First, the original bailout package was a disaster-in-waiting. By in effect deciding to confiscate a proportion of insured deposits, the measure risked generating bank runs in Cyprus as depositors (once banks reopened) would try to pull their money out in order to escape any future confiscations. This would be bad enough if it were restricted to Cyprus, but the bigger risk is it could cause depositors in other vulnerable European countries to do the same, prompting a bout of destabilising contagion.

European authorities have asserted that Cyprus is a special case (much as they did with the different terms of the Greek bailout), and that there are no implications for other member economies. It's also true that Cyprus only accounts for tiny proportion of EU GDP. But even if any immediate contagion turns out to be limited, the measures could nevertheless produce an important change in expectations which risks complicating policy choices in the event of future crises elsewhere. More generally, the bungling of the deal has done nothing for confidence in the eurozone and its officials more generally.

Second, the nature of the bailout negotiations is yet another stark reminder of the limits to European solidarity. Given the ultimate solution to the eurozone's problems is going to involve significantly closer fiscal, financial and hence eventually political union, that's a potentially critical constraint.

Remember, one of the developments that eventually helped settle sentiment last year was the view that Germany had switched its position from being happy to see Greece exit the eurozone in order to 'punish' profligate Greeks and protect German taxpayers, to accepting that such a move would be a disaster for the eurozone as a whole. The treatment of Cyprus is in some ways reminiscent of the tougher line initially taken with Athens (perhaps aided in this case by the idea that the small scale of Cyprus lent itself to experimenting with a tougher stance, with only limited downside), and domestic political constraints have once again been shown to play an important role in constraining policy choices.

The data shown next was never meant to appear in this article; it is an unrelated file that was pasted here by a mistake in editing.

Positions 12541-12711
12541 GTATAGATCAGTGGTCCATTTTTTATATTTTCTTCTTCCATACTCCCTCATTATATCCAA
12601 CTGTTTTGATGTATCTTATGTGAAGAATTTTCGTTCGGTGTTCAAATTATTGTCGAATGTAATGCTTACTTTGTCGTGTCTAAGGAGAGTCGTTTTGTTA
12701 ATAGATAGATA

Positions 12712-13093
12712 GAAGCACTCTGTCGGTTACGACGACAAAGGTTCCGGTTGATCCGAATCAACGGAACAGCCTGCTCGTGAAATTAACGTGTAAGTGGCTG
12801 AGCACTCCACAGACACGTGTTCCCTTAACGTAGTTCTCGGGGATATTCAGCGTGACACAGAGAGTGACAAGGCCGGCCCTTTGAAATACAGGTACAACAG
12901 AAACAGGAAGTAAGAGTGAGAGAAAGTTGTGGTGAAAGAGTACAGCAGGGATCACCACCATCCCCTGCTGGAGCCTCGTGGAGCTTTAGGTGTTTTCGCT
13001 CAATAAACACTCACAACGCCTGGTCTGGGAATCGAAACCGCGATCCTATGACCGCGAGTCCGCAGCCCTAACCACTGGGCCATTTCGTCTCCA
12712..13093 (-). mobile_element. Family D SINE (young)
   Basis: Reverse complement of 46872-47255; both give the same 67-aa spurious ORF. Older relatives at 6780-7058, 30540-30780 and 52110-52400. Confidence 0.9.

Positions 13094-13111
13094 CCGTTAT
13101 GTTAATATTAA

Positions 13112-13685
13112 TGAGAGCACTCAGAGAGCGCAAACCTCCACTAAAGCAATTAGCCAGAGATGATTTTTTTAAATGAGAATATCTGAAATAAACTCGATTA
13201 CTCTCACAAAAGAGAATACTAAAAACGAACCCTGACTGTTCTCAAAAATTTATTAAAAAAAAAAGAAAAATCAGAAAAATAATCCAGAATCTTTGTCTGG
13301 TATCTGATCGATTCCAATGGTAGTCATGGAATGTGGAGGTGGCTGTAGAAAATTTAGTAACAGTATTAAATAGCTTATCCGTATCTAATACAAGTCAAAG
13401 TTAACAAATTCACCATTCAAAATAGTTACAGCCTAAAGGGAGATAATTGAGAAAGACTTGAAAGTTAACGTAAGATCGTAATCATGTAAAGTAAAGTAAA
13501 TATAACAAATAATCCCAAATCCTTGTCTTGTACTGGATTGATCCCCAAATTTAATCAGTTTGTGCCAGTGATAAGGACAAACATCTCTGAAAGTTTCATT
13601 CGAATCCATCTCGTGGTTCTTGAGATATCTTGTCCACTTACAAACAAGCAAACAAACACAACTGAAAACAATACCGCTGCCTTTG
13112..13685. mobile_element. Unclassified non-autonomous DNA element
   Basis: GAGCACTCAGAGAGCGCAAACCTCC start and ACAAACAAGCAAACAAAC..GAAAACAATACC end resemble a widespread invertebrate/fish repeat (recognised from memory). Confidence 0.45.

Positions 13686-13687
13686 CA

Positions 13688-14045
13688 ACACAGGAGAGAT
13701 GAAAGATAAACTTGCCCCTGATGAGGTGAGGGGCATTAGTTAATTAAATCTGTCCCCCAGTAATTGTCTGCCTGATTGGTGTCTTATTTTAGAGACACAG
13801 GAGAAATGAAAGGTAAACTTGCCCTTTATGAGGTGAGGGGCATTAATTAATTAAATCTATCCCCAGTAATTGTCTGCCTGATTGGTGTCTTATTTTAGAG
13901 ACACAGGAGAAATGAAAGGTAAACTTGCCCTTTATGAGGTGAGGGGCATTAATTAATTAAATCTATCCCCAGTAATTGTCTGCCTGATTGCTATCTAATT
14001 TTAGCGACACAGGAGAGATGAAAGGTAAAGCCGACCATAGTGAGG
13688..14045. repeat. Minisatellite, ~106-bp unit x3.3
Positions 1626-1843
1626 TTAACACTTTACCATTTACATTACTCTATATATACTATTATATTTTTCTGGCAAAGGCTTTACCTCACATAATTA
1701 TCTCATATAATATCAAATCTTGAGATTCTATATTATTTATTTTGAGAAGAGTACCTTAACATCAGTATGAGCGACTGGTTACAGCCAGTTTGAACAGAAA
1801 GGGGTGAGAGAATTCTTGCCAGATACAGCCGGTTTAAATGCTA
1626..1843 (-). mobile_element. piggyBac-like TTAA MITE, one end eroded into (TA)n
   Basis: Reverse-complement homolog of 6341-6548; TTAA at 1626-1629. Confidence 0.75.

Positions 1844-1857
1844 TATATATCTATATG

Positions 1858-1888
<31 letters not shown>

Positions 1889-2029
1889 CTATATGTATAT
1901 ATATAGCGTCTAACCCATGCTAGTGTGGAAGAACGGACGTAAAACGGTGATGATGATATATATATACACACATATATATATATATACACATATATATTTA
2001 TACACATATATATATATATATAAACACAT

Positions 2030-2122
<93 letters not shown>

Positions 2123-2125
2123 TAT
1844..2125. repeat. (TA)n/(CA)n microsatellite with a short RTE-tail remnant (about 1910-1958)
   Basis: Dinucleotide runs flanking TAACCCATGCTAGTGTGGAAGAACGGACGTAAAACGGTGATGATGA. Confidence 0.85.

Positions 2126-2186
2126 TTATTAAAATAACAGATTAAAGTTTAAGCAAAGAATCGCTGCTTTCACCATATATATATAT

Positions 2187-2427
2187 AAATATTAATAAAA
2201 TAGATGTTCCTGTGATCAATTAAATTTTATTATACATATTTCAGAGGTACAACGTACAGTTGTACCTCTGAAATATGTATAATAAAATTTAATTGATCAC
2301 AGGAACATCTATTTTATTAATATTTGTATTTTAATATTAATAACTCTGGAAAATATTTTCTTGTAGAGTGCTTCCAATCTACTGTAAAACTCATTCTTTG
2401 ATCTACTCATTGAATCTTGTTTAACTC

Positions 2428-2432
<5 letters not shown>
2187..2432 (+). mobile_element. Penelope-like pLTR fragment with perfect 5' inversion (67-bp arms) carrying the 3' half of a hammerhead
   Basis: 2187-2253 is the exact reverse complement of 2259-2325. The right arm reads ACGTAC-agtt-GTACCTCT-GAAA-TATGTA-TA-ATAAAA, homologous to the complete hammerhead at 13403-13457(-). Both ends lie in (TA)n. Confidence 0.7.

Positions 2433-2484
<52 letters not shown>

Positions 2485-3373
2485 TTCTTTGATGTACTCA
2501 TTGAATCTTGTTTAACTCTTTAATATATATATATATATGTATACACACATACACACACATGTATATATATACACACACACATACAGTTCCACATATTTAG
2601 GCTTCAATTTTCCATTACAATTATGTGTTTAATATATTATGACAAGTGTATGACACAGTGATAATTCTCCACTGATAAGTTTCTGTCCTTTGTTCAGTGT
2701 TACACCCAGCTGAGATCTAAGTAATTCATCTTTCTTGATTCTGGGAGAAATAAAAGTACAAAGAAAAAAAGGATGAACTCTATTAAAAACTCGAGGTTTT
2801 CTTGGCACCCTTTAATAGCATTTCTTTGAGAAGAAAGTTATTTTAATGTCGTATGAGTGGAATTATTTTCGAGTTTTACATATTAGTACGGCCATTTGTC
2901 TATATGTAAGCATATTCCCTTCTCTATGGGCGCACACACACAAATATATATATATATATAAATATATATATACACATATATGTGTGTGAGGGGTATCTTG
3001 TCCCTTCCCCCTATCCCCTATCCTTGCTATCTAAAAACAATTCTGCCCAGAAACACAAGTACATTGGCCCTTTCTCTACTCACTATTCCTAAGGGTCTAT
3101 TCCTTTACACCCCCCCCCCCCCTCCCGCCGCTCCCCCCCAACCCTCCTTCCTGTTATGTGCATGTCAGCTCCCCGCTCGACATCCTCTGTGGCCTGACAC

Photo by Flickr user @Poricinio

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Earlier this month I noted that, after several years dominated by bad economic news, the start of the current year had brought hopes that we might finally see a degree of stability return to what has been a demonstrably unstable global economy. While some of this shift in sentiment could be put down to sheer 'risk fatigue', it also reflected a sense of bullets dodged and pitfalls avoided, as some of the most feared tail risks facing the world economy have (so far, at least) failed to materialise.

This view is broadly consistent with the latest IMF assessment of global economic prospects as presented to the recent meeting of G20 finance ministers and central bank governors in Moscow. In particular, while noting that 'important downside risks remain', the Fund judges that (p.6):